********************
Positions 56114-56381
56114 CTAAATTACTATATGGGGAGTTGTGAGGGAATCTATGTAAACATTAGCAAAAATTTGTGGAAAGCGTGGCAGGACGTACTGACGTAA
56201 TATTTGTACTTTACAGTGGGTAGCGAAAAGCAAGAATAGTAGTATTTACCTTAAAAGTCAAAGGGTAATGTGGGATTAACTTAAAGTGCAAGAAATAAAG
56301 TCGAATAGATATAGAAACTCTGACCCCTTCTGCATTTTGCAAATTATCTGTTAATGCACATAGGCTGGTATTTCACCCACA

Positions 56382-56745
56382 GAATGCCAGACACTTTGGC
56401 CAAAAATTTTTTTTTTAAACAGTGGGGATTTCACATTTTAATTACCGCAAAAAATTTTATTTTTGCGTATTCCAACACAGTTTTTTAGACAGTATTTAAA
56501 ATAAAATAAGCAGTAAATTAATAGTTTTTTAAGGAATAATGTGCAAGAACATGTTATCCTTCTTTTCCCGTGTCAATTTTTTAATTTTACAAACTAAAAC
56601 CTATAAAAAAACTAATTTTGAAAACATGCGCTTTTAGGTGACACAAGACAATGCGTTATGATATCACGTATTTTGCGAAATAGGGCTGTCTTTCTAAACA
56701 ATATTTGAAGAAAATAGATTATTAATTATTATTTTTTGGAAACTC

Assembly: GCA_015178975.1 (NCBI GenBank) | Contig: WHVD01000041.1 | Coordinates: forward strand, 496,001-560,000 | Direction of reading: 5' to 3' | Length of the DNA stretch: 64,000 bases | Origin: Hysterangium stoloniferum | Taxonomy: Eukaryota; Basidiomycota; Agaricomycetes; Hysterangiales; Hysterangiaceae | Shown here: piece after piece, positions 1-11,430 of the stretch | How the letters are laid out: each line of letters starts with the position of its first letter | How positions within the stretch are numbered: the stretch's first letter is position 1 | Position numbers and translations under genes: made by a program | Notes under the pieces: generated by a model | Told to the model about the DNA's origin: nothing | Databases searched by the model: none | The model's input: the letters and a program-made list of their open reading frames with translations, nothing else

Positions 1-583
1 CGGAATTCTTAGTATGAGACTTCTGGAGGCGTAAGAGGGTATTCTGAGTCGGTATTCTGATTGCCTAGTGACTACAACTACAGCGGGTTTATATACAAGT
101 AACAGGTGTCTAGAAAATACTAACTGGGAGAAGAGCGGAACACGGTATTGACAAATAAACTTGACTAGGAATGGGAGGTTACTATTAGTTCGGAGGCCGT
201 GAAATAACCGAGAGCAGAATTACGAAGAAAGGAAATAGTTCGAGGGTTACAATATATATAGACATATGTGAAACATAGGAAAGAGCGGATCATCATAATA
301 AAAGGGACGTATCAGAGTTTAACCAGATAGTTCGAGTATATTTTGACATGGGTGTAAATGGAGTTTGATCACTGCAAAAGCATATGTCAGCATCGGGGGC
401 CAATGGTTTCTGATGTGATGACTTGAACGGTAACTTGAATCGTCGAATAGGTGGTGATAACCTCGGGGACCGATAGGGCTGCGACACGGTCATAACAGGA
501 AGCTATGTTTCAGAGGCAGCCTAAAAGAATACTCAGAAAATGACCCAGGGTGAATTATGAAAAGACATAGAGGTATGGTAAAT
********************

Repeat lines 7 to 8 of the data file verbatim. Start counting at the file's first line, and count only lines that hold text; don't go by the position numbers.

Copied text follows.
56401 CAAAAATTTTTTTTTTAAACAGTGGGGATTTCACATTTTAATTACCGCAAAAAATTTTATTTTTGCGTATTCCAACACAGTTTTTTAGACAGTATTTAAA
56501 ATAAAATAAGCAGTAAATTAATAGTTTTTTAAGGAATAATGTGCAAGAACATGTTATCCTTCTTTTCCCGTGTCAATTTTTTAATTTTACAAACTAAAAC